Now is the time of year for businesses to make sure that they have a clear understanding of the notoriously complex Holidays Act and how they will apply it to staff leave over the Christmas and New Year period. The Ministry of Business and Innovation has released this document and also this website summarising it, which is lucky since the document is 91 pages long.
Using good payroll software like MYOB or Xero will make this process WAY easier but for those who don’t have it, now’s the time to start reading. This is not something you want to leave until the last minute.
If your employees work set hours weekly then this is going to be far easier to deal with than it will be for those businesses who employ staff with fluctuating hours. And the trend towards that kind of employment is one of the reasons that the Holidays Act is currently under review. MYOB has provided this link to where you can make a submission.
Kerrin has provided us with some basic information below:
Working on public holidays
You’re entitled to a paid day off on public holidays that fall on days you’d normally work. If you choose to work, you should be paid at least time and a half and get another paid day off later.
This year is a lot simpler for employees as the actual holiday days fall on a Tuesday and Wednesday (which are days most people normally work) so there is no ‘Mondayisation’ effect as in the past years.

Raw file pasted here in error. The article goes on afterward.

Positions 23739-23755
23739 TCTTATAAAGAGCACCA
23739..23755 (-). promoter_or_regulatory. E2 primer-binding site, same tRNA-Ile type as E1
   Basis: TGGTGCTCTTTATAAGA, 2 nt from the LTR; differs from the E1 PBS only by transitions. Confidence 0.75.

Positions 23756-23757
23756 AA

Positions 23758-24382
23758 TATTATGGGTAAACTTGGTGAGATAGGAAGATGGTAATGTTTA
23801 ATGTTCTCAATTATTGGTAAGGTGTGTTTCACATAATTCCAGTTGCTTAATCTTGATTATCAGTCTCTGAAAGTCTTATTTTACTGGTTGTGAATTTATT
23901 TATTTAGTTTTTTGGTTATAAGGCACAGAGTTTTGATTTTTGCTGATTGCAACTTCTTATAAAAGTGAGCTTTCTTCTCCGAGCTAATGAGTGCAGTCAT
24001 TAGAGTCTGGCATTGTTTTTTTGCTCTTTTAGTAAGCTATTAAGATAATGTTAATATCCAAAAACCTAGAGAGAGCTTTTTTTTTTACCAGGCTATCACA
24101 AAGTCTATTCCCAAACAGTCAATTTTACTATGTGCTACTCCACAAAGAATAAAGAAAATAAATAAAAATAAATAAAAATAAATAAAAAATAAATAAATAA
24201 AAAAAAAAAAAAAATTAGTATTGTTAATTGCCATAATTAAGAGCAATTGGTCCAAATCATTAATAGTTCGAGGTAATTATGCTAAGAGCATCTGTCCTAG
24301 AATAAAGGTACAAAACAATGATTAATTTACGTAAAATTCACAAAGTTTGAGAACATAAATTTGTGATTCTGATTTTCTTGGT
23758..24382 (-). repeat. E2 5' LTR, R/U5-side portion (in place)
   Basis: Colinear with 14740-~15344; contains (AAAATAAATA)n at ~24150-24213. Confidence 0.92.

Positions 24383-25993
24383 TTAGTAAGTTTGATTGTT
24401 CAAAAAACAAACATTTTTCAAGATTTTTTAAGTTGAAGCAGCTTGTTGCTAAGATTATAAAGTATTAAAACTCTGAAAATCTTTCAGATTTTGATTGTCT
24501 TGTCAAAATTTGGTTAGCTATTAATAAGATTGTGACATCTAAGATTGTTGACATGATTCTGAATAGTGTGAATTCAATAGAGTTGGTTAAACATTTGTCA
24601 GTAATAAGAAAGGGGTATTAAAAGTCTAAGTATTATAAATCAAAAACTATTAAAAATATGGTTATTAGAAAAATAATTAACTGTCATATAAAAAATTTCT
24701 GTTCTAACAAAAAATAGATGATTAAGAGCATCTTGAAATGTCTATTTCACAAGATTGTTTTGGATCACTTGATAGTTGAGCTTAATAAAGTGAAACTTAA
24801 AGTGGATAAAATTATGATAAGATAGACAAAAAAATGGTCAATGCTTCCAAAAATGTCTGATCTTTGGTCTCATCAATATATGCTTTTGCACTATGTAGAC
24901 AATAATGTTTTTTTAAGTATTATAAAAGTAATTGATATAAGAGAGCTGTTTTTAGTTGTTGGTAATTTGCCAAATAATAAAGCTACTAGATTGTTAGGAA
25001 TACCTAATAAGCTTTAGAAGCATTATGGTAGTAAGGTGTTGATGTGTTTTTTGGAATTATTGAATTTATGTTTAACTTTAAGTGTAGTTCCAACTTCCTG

When a public holiday falls on a day you usually work
You’re entitled to a paid day off. You don’t have to take annual leave and it doesn’t matter how long you’ve been with the company or how many hours you work.
If you choose to work on a public holiday
If you choose to work on a public holiday and it’s a day you’d usually work, you’ll:
- be paid at least time and a half (1.5 times what you’d usually make for that day’s work – for the time you actually work), and
- get a paid day off to take later — called a day in lieu — even if you’ve only worked part of a shift.
If it’s not a day you’d usually work but you choose to work it, you’ll just be paid time and a half.
Example 1. Joan works 9 – 5pm Monday to Friday. She does not work on the 25th and 26th of December. She will be entitled to be paid her normal wage for those two days
Example 2. John works 9 – 5pm Monday to Friday. John agrees to work 9 – 1pm on Tuesday 25th. He will be paid 1.5 times his normal rate for the 4 hours, plus be entitled to take a full day off some time in the future
Example 3. Stuart works Saturday’s and Sunday’s only. He agrees to work 1 – 5pm on Tuesday 25th. He is entitled to be paid 1.5 times his normal rate for the 4 hours. He is not entitled to a day’s leave some time in the future.
For any further advice or assistance contact Kerrin: email@example.com